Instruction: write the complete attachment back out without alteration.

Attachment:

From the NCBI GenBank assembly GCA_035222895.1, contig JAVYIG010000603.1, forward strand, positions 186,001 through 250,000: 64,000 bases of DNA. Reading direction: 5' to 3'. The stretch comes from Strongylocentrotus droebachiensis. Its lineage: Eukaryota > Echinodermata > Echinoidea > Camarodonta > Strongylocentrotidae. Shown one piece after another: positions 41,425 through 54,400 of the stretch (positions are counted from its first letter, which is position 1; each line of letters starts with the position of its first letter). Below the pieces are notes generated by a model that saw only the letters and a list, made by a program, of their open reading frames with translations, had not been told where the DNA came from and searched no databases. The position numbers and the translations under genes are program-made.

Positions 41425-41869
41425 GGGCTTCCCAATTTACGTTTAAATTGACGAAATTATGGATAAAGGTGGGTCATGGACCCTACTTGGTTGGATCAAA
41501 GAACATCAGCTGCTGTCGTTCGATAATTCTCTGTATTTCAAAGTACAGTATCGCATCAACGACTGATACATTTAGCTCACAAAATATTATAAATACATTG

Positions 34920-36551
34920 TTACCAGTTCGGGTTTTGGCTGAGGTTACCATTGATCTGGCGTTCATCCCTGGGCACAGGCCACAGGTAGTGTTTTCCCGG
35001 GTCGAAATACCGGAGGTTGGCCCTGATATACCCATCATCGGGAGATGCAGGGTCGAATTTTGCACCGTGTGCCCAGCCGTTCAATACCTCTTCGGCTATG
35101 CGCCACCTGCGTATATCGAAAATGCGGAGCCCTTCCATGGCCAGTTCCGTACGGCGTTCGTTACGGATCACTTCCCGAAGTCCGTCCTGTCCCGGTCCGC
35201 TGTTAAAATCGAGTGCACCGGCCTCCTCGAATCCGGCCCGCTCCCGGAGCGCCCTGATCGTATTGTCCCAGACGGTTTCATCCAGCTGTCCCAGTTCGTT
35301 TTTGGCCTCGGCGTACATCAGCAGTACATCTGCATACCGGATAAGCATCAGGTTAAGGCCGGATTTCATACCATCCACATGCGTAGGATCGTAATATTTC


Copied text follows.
From the NCBI GenBank assembly GCA_035222895.1, contig JAVYIG010000603.1, forward strand, positions 186,001 through 250,000: 64,000 bases of DNA. Reading direction: 5' to 3'. The stretch comes from Strongylocentrotus droebachiensis. Its lineage: Eukaryota > Echinodermata > Echinoidea > Camarodonta > Strongylocentrotidae. Shown one piece after another: positions 41,425 through 54,400 of the stretch (positions are counted from its first letter, which is position 1; each line of letters starts with the position of its first letter). Below the pieces are notes generated by a model that saw only the letters and a list, made by a program, of their open reading frames with translations, had not been told where the DNA came from and searched no databases. The position numbers and the translations under genes are program-made.

Positions 41425-41869
41425 GGGCTTCCCAATTTACGTTTAAATTGACGAAATTATGGATAAAGGTGGGTCATGGACCCTACTTGGTTGGATCAAA
41501 GAACATCAGCTGCTGTCGTTCGATAATTCTCTGTATTTCAAAGTACAGTATCGCATCAACGACTGATACATTTAGCTCACAAAATATTATAAATACATTG

Positions 34920-36551
34920 TTACCAGTTCGGGTTTTGGCTGAGGTTACCATTGATCTGGCGTTCATCCCTGGGCACAGGCCACAGGTAGTGTTTTCCCGG
35001 GTCGAAATACCGGAGGTTGGCCCTGATATACCCATCATCGGGAGATGCAGGGTCGAATTTTGCACCGTGTGCCCAGCCGTTCAATACCTCTTCGGCTATG
35101 CGCCACCTGCGTATATCGAAAATGCGGAGCCCTTCCATGGCCAGTTCCGTACGGCGTTCGTTACGGATCACTTCCCGAAGTCCGTCCTGTCCCGGTCCGC
35201 TGTTAAAATCGAGTGCACCGGCCTCCTCGAATCCGGCCCGCTCCCGGAGCGCCCTGATCGTATTGTCCCAGACGGTTTCATCCAGCTGTCCCAGTTCGTT
35301 TTTGGCCTCGGCGTACATCAGCAGTACATCTGCATACCGGATAAGCATCAGGTTAAGGCCGGATTTCATACCATCCACATGCGTAGGATCGTAATATTTC